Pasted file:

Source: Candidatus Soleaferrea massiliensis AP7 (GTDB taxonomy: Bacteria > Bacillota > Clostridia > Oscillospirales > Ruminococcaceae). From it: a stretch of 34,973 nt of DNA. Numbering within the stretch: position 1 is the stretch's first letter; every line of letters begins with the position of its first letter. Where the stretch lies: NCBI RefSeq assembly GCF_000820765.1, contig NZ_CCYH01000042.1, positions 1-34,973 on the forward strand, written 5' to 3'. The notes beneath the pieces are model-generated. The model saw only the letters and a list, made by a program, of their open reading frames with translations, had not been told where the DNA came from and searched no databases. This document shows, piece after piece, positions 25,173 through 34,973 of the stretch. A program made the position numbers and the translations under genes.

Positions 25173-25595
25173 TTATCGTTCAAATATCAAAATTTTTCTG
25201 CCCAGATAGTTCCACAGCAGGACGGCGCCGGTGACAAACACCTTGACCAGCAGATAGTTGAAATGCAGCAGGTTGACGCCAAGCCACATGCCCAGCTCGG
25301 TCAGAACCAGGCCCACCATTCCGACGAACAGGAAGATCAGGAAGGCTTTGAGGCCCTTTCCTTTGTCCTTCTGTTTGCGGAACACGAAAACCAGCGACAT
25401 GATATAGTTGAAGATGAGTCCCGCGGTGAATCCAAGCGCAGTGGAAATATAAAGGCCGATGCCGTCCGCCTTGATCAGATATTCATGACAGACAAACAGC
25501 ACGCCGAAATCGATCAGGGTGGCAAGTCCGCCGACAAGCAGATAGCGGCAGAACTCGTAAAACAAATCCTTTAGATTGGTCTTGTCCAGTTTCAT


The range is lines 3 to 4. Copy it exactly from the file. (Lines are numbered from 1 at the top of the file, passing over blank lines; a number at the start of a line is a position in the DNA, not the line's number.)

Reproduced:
25173 TTATCGTTCAAATATCAAAATTTTTCTG
25201 CCCAGATAGTTCCACAGCAGGACGGCGCCGGTGACAAACACCTTGACCAGCAGATAGTTGAAATGCAGCAGGTTGACGCCAAGCCACATGCCCAGCTCGG